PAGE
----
Choose one or both of the readings and write a response on your site. Consider some take-aways, explore some challenging sections of the reading, think about the ideas in relation to your internship if that seems relevant.
First and foremost, LPP is the process of which newcomers become a part of a community of practice and it provides a way to speak about the relations between newcomers and old-timers, and about activities, identities, artifacts, and communities of knowledge and practice. The process of learning knowledgeable skills is configured through becoming a full participant in a sociocultural practice.
Now, not even going to lie to ya, after reading the first chapter of Legitimate Peripheral Participation, I. Was. Lost.
BUT. After reading chapter three a couple times and actually seeing the different examples of apprenticeship, I started to gain a better understanding. After reading about the Quartermasters and learning that once they leave home to become a part of the institution for a few years, I compared it to us college students and future teachers.
Once upon a time we all (well, most of us) left home to become a part of an institution for a few year, just as the Quartermasters. We have instructors and so called “officers” that work with us so we can have access to gain knowledgeable skills that pertain to our specialty.
Speaking about teachers specifically when being compared to quartermasters, we have to do various similar things when it comes to working in these fields. Just like quartermasters, we go to specialized schools (aka the credential program) before we can complete the journey of becoming a teacher. We go into these schools not completely “trained” and without having quite that much experience. Then, once we’re in our actual field, we find that we need some extra guidance by our colleagues who have years of experience.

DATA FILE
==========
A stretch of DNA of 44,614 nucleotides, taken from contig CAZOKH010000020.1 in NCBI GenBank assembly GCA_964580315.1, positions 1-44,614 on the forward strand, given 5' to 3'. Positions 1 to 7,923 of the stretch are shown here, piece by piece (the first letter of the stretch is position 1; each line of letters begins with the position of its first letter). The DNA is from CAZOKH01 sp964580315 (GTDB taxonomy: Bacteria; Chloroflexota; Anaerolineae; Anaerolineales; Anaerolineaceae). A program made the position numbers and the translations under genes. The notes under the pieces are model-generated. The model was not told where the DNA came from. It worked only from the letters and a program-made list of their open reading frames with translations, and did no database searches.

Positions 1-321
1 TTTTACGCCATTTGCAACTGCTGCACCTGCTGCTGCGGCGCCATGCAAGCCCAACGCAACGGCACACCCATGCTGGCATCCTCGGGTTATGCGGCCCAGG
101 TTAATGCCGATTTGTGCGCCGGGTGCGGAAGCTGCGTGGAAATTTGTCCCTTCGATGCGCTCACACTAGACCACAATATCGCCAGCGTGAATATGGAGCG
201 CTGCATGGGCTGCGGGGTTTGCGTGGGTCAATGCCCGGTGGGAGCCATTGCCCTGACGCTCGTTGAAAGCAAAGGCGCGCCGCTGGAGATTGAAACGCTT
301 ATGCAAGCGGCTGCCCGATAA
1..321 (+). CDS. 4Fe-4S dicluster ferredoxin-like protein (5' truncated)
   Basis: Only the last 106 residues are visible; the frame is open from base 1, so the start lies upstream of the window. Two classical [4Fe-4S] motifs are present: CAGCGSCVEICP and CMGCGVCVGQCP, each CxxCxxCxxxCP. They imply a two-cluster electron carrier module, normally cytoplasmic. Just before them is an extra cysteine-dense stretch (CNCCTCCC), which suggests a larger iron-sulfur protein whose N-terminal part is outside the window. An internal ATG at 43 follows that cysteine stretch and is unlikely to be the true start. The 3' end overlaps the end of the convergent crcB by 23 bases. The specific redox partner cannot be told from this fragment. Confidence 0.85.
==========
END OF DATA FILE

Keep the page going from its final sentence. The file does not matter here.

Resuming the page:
Now, when it comes to this specific class and our internship, I compared ourselves to the tailors because the apprentice negotiates with a master tailor to take a newcomer into his house and make sure he learns the craft. Even though we newcomers aren’t assigned with “masters” we still are taken into the classroom to observe and learn some of the craft. I like how in the chapter, it states, “The developmental cycles that reproduce domestic groups and other communities of practice, the relations of newcomers to those who are adept, and the way in which divisions of labor articulate various kinds of communities of practice in communities in the larger sense all shape the identities that may be constructed, and with them, knowledgeable, skillful activity.”
I liked this quote because of how true it is. As future educators, going through the process in this class the upcoming process that follows along after, all shape our identities through the knowledge and experience we obtained throughout the years.